Shelley Reis is a lifestyle and documentary photographer based in the Illawarra region of New South Wales. She’s inspired by both the magic and mundanities of everyday life. With the exception of a few short courses that Reis took at the outset to learn how to operate her camera, she’s predominantly self-taught. “My artistic tuition began early on under the guidance of my mother – an artist and art teacher – who taught me the importance of composition, and to notice the beauty in the details,” Reis says.
Reis has dabbled in art in many different forms over the years, but it wasn’t until six years ago when her son was born that she really found her niche. “I bought my first DSLR camera disappointed that I couldn’t seem to capture his raw beauty and free spirit adequately with a point-and-shoot. I then began dedicating every spare waking moment to this pursuit,” Reis says. In 2015, she launched a blog, My Captured Life, along with a personal project to shoot and blog her family life every single day for a year. Over the course of that year, an obsession was born.
Ever since, Reis has been fascinated with the significance of childhood as the most important source of reference across an individual’s lifetime. To that end, she’s taken a documentary approach with her photography. “My aim is to be able to create images that are both contemporary yet serve as a source of reflection and nostalgia,” she says. The iconic Australian suburban existence and the geographic landscape feature prominently in her work, to either complement or contrast with the narrative and enhance the emotional impact of the image.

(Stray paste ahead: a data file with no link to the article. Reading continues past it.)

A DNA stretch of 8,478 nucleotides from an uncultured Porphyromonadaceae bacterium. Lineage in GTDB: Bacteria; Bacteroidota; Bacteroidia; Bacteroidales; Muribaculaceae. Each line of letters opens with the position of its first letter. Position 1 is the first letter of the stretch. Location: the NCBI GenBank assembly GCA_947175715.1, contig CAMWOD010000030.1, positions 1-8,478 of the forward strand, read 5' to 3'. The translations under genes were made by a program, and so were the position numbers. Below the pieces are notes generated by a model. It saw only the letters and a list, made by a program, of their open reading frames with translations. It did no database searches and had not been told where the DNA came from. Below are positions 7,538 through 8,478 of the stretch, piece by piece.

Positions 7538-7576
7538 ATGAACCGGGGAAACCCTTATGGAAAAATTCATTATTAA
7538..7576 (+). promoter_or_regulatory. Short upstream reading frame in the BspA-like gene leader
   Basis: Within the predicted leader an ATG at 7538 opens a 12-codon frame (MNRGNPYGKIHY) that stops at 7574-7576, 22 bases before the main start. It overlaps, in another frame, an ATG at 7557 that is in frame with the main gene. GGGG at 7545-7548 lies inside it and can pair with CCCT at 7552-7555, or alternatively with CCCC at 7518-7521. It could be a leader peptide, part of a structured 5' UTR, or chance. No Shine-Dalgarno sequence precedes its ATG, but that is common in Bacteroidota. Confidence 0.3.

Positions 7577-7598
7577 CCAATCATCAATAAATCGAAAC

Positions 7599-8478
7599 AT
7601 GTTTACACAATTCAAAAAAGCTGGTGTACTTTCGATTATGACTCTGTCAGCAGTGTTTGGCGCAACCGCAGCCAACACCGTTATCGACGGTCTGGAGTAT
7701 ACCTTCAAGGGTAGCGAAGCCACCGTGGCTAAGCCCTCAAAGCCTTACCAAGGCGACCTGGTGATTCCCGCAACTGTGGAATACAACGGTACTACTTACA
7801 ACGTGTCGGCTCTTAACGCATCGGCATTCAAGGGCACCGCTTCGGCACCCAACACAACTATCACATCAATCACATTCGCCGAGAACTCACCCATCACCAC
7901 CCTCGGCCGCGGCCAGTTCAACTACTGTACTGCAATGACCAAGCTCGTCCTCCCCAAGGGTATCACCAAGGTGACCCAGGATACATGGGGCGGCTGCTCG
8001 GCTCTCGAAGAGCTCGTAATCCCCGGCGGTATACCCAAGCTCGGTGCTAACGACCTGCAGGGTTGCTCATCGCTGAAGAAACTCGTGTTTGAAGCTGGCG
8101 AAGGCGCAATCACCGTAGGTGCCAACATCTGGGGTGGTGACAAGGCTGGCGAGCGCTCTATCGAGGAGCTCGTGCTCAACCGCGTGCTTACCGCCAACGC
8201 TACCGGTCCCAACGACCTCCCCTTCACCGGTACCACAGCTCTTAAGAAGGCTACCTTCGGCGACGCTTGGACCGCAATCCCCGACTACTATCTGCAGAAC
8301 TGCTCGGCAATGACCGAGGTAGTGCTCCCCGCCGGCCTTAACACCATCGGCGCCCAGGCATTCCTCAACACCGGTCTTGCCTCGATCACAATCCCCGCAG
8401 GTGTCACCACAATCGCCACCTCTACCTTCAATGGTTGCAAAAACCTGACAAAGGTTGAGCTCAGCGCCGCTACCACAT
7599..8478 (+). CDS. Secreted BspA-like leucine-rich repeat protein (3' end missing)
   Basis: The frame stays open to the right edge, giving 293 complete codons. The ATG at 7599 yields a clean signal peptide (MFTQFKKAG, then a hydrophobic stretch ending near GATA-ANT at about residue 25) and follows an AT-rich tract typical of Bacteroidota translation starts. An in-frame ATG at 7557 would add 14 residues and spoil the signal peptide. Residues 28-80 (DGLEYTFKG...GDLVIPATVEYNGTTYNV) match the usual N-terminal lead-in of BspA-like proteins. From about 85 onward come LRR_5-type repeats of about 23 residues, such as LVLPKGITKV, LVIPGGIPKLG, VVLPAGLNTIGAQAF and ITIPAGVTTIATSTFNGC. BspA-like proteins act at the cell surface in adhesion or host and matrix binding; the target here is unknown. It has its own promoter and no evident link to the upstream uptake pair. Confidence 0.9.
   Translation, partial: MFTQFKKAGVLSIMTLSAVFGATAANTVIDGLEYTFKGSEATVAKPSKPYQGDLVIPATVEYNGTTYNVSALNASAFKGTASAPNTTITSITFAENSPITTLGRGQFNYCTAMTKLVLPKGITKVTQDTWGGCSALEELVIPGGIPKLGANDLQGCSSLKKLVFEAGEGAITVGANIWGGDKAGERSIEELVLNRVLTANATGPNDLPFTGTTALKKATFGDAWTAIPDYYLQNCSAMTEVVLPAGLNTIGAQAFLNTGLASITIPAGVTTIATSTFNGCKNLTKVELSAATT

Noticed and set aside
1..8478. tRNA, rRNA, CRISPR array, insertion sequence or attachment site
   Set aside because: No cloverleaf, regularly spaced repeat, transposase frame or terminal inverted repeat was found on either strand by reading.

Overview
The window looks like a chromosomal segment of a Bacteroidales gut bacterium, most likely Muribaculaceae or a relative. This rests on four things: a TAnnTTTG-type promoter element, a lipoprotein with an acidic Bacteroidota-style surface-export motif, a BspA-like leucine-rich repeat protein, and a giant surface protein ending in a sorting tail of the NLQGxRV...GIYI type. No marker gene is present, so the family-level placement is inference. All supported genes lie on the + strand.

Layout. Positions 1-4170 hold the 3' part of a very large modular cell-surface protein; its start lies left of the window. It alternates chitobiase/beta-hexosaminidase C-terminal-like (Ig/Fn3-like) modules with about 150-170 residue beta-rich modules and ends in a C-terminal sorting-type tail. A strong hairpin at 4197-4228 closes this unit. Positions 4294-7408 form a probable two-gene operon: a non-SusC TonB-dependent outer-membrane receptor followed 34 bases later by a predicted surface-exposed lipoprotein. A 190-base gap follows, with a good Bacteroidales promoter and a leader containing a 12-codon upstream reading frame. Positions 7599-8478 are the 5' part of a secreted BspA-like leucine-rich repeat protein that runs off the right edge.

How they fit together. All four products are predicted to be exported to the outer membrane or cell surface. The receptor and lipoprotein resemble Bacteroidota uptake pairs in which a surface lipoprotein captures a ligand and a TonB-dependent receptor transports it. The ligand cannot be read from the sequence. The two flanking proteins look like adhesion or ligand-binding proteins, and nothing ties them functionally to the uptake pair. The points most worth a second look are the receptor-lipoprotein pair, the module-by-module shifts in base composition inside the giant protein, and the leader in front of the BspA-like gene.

Her work has been featured in publications including The Long Way Home magazine, The Huffington Post, as well as Capture magazine, Australian Photography, and the Sydney Morning Herald. Reis is an educator with Beyond the Wanderlust where she teaches her workshop, Art & Soul: Adding Depth and Emotion to Storytelling Images. “In my work I am consistently striving to do two things – tell a story and stir emotion in the viewer,” Reis says.